- Add a second hanging lamp above the table. Our previous table had a square shape so one was enough but now that we have a rectangular table it is quite a natural upgrade to simply double the light points. Same luminaire, same lamp. To manage the problem of the wrongly positioned electrical connection point, an electrical line will be brought through the cove and a discrete aluminium track will be installed in the ceiling at the exact middle of the table to allow a central alignment of the hanging lights with the table.
Those upgrades combined more than doubled the light output in the room which should make up for the limited light level. The fact that all sources are controlled via the Hue system allows for individual and scene control possibilities.
There are different ways to build a cove and different light effects can be achieved. Looking at our setup and the existing constraints of the house helped us narrowing down the options.
Building a cove is basically integrating light in the architecture of your building and hiding the light source away. The cove structure should therefore blend in the walls in a natural way. Since our Kitchen has a false ceiling we decided to level the cove with the false ceiling to give an impression of continuity in the ceiling. The second step was to decide whether the light should go down the wall or onto the ceiling. Since it's a single light line and not a square or oval cove, I decided for a wall effect instead. Ceiling coves work better when the lights loop around the room or an area. Our room being asymmetrical, the wall effect seemed a more natural choice.
From the visuals above you can see that we tested 3 different positions for the lightstrips in order to get the best light effect.
The dimension of the cove were defined based on the height of the false ceiling and quite specific. We initially decided to build the cove out of MDF which is the best option. Finding a shop to cut MDF to our exact dimensions was not easy and we did not want to buy the equipment necessary to do the work ourselves. We got lucky to find wood planks pre-painted in white at the exact height required so we went ahead and bought this as an alternative to MDF. For the rest we used basic wooden strips.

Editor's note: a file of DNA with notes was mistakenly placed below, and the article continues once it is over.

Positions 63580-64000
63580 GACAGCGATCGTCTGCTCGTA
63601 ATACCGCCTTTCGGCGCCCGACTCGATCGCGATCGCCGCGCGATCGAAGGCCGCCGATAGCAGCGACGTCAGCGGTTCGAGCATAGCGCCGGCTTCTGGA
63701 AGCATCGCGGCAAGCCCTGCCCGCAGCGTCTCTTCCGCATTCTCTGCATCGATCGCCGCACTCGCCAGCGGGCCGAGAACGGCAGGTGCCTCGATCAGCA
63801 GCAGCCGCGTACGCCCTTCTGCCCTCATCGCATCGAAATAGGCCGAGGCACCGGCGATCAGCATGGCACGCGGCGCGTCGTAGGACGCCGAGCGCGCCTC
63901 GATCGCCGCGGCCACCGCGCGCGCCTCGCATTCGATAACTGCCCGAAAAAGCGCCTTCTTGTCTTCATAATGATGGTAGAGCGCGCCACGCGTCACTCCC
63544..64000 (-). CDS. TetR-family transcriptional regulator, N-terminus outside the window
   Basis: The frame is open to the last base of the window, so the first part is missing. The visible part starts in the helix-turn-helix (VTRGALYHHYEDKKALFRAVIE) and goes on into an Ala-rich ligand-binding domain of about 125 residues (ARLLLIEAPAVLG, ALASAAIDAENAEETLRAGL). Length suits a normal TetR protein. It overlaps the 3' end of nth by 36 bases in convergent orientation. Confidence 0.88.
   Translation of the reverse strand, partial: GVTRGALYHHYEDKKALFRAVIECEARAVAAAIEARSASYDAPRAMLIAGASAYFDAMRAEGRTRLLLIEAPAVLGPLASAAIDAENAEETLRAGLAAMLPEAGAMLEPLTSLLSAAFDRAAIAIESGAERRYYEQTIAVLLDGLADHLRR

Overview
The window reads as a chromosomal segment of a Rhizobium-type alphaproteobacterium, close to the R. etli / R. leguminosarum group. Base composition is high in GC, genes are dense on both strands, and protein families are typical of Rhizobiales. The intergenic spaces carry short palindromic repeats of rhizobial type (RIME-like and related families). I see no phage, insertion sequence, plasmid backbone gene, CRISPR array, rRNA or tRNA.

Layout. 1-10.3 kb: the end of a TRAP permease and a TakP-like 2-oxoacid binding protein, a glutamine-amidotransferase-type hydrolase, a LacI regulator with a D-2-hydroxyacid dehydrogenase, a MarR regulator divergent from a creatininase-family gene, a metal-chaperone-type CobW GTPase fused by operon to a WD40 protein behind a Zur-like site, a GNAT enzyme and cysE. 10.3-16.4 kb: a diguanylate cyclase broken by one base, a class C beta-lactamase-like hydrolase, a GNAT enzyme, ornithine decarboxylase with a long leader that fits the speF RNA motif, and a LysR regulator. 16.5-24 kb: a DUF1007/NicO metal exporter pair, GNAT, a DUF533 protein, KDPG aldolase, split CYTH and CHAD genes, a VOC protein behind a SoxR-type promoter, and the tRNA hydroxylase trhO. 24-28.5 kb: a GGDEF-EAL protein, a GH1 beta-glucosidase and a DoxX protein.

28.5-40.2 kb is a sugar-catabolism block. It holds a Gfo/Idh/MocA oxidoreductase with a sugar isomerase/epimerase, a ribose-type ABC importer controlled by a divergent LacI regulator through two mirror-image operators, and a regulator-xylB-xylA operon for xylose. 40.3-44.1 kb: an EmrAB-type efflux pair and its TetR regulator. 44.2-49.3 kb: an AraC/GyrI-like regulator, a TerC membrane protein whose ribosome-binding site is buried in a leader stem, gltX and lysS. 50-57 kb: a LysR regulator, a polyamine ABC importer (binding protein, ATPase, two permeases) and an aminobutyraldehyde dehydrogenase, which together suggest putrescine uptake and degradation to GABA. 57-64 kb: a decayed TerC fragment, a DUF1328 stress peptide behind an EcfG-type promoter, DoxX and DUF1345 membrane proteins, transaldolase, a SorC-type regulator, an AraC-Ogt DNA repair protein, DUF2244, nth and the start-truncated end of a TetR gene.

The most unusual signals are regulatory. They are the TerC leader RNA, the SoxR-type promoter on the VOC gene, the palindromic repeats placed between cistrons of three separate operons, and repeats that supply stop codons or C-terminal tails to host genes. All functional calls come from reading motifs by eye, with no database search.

Wooden strips were glued with adhesive mastic and fixed to the concrete ceiling with screws. The distance from the wall was calculated in order to let a gap of 7 cm between the Cove structure and the wall to let the light out. The L-shaped Cove modules were pre-mounted and then fixed to the wooden strip on the ceiling with screws (see pictures for more details). Although we were happy to have found the wooden planks at the perfect dimensions we did lose time during the installation due to the fact that the planks were not perfectly flat and aligned. MDF would surely give a cleaner result and therefore less "fixing" efforts. Note that we painted the inside of the cove in white to maximise light reflections. The final step was obviously to mud the screws and junctions, sand the complete structure and then apply 2 layers of paint with sanding in between for perfect finish.
With regards to the installation of the lightstrip, and the 3 positions tested, we experienced different results and faced a tradeoff. Position one, facing the wall, offered the advantage of perfectly hiding the strip within the cove structure but the light was casting a shadow due to the bottom part of the cove (see picture below). The shadow was not offering a satisfying light effect and the fact that the planks weren't perfectly flat even worsen the situation creating a "wave" in the shadow.
By installing the strips on the ceiling with the light going down the wall we improved the effect removing the shadow and increasing the light output. Best position ended up being the mark 3 with smoothest light effect and maximum light output (see picture above). Those benefits came at the cost of visible light strips when you get closer to the wall but this is a small downside and in most situations LEDs are invisible.